Drone Versus Ground Delivery of Simulated Blood Products to an Urban Trauma Centre: The Montreal Medi-Drone Pilot Study.

Publication Type:

Journal Article

Source:

J Trauma Acute Care Surg (2020)

Abstract:

<p><strong>BACKGROUND: </strong>Timely and safe distribution of quality blood products is a major challenge faced by blood banks around the world. Our primary objective was to determine if simulated blood product delivery to an urban trauma center would be more rapidly achieved by unmanned aerial vehicle (UAV) than by ground transportation. A secondary objective was to determine the feasibility of maintaining simulated blood product temperatures within a targeted range.</p>

<p><strong>METHODS: </strong>In this prospective pilot study, we used 2 distinct methods to compare UAV flight duration and ground transport times. Simulated blood products included packed red blood cells (pRBCs), platelet concentrate (PC) and fresh frozen plasma (FFP). For each blood product type, 3 UAV flights were conducted. Temperature was monitored during transport using a probe coupled to a data logger inside each simulated blood product unit.</p>

<p><strong>RESULTS: </strong>All flights were conducted successfully without any adverse events or safety concerns reported. The heaviest payload transported was 6.4kg and the drone speed throughout all 9 flights was 10m/s. Mean UAV transportation time was significantly faster than ground delivery (17:06 ± 00:04 min vs. 28:54 ± 01:12 min, p &lt; 0.0001). The mean initial temperature for pRBCs was 4.4°C ± 0.1 with a maximum 5% mean temperature variability from departure to landing. For PCs, mean initial temperature was 21.6°C ± 0.5 and the maximum variability observed was 0.3%. The mean initial FFP temperature was -19°C ± 2 and the greatest temperature variability was from -17°C ± 2 to -16°C ± 2.</p>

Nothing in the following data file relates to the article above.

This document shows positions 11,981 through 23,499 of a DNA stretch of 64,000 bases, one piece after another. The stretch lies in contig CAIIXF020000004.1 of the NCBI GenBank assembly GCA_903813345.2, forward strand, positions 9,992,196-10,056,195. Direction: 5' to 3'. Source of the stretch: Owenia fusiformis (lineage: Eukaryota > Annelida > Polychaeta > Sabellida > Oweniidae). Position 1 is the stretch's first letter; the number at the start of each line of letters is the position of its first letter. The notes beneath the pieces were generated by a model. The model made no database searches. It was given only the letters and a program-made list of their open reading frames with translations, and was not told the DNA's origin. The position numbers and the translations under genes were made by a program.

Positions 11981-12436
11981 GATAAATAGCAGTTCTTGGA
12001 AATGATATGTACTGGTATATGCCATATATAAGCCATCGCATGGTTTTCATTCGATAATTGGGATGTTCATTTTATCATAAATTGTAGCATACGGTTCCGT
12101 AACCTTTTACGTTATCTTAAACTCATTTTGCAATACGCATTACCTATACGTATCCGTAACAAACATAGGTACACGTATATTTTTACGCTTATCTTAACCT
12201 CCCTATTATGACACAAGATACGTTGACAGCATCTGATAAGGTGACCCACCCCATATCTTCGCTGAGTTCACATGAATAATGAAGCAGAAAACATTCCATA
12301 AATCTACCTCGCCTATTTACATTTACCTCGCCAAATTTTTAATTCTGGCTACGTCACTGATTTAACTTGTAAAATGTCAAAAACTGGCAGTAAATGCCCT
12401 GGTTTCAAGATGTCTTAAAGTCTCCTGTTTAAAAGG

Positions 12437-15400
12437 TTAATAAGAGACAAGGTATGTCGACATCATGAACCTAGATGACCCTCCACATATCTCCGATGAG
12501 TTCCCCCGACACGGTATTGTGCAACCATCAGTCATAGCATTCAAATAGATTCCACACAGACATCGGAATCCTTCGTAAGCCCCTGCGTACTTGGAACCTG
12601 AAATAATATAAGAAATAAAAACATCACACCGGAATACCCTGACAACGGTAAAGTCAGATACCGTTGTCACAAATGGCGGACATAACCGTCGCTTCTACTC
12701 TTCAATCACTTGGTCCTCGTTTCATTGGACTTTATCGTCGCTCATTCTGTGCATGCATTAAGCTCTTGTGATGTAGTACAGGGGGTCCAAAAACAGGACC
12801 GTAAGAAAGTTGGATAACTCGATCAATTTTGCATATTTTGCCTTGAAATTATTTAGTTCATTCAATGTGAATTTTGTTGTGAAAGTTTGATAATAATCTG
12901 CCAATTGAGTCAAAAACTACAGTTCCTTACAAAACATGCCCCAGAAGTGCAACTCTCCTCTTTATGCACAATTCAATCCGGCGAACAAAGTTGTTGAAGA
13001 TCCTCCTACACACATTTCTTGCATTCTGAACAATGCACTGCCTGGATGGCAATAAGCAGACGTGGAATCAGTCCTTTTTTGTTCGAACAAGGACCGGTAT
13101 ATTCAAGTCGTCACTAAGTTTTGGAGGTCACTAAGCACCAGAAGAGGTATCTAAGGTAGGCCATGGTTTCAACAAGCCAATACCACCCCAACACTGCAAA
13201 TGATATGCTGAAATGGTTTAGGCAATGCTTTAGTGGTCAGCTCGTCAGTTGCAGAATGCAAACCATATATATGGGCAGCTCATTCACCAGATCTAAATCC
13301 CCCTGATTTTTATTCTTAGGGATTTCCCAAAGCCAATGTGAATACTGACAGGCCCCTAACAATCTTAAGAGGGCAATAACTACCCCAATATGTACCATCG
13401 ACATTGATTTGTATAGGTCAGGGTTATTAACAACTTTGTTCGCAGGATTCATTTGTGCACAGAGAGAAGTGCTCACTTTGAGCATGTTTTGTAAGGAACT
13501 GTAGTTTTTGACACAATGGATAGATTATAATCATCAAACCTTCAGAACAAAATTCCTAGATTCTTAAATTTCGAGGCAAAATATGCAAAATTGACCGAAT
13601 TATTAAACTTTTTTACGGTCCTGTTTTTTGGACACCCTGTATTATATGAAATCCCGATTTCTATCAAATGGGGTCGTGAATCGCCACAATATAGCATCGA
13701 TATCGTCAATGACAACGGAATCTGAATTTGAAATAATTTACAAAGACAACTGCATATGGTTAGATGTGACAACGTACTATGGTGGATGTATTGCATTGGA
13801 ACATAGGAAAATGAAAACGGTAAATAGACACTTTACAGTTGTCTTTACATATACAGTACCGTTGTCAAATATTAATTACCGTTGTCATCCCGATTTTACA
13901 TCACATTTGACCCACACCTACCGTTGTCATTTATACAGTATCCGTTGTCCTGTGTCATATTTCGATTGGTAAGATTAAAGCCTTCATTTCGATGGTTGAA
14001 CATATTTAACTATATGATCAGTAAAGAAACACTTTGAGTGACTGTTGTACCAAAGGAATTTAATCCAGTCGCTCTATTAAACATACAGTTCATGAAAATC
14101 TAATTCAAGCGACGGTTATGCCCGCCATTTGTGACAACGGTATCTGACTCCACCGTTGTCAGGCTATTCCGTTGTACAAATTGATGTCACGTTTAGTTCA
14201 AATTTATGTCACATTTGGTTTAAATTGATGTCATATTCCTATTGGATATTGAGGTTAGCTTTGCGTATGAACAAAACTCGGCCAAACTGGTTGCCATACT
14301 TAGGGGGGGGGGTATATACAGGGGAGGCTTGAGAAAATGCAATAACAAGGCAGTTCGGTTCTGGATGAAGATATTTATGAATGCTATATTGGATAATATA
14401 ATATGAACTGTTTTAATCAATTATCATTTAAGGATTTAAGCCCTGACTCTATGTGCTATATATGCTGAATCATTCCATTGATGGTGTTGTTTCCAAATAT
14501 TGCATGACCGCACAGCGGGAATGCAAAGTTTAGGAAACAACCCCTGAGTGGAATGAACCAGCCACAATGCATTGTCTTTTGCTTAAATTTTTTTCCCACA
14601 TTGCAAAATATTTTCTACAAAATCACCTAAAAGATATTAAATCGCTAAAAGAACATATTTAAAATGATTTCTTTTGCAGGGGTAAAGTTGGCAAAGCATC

<p><strong>CONCLUSIONS: </strong>UAV transportation of simulated blood products was significantly faster than ground delivery. Simulated blood product temperatures remained within their respective acceptable ranges throughout transport. Further studies assessing UAV transport of real blood products in populated areas are warranted.</p>

<p><strong>LEVEL OF EVIDENCE: </strong>Level IV, Therapeutic/Care Management.</p>

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